Nature has established patterns originating in the return of events, but only for the most part. New illnesses flood the human race, so that no matter how many experiments you have done on corpses, you have not thereby imposed a limit on the nature of events so that in the future they could not vary.

One cannot explain words without making incursions into the sciences themselves, as is evident from dictionaries; and, conversely, one cannot present a science without at the same time defining its terms.

The Divine Spirit found a sublime outlet in that wonder of analysis, that portent of the ideal world, that amphibian between being and not-being, which we call the imaginary root of negative unity.

The supernatural surpasses all the powers of created things. We must take an example. Here is one which I have often made use of with success. If God wished to cause a free body to circle in the ether round about a given fixed center, without any other created thing acting on it, this, I say, could only occur by miracle, not being explicable by the nature of bodies. For a free body naturally departs from a curve along the tangent. It is in this sense that I maintain that the attraction of bodies, properly so called, is a miraculous thing, since it cannot be explained by their nature.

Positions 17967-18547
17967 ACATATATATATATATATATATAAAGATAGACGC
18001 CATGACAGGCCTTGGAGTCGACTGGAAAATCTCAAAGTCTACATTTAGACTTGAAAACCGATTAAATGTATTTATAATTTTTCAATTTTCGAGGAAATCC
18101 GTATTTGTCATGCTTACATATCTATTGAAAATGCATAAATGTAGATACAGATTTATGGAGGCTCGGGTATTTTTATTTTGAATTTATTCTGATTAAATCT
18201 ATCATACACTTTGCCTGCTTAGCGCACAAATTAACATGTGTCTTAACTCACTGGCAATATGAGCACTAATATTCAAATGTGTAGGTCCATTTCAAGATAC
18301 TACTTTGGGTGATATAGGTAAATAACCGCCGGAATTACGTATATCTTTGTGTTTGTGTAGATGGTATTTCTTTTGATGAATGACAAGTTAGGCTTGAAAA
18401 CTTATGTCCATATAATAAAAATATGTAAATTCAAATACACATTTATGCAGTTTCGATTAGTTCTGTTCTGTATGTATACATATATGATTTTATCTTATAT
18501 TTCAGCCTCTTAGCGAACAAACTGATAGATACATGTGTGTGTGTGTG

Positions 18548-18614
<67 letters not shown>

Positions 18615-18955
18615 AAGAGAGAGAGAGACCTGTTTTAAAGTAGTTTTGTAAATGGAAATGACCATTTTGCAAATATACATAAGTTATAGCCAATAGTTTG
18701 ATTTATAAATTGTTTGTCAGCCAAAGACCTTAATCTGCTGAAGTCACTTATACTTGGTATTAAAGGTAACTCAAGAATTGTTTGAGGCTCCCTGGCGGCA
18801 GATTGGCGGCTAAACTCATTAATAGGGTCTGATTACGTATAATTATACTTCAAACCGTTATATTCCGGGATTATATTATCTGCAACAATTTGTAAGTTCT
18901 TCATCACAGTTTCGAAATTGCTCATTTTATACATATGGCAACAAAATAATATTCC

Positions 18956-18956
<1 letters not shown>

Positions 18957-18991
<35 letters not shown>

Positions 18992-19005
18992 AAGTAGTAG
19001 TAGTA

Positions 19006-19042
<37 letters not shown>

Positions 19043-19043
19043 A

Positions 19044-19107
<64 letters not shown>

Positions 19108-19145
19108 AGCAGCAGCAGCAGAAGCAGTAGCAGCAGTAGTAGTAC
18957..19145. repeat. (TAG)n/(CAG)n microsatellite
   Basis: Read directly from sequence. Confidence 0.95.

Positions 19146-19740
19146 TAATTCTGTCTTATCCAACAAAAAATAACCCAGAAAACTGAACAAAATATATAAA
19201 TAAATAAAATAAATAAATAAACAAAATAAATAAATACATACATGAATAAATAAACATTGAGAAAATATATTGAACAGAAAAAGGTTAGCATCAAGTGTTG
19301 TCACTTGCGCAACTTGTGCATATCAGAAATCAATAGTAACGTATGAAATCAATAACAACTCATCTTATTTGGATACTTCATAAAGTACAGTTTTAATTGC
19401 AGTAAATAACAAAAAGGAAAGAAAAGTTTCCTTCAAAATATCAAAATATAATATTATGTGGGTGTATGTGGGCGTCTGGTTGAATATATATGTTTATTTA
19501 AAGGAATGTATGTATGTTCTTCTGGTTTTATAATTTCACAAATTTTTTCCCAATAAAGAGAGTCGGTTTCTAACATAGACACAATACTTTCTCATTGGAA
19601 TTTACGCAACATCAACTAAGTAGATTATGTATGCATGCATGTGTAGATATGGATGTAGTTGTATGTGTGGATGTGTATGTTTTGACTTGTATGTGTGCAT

This miracle of analysis, this marvel of the world of ideas, an almost amphibian object between Being and Non-being that we call the imaginary number.

We may say that we are immune from bondage in so far as we act with a distinct knowledge, but that we are the slaves of passion in so far as our perceptions are confused... In truth we will only that which pleases us: but unhappily what pleases us now is often a real evil, which would displease us if we had the eyes of understanding open.

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German Mathematician, Philosopher, Political Advisor and Logician, Developed Infinitesimal Calculus independently of Isaac Newton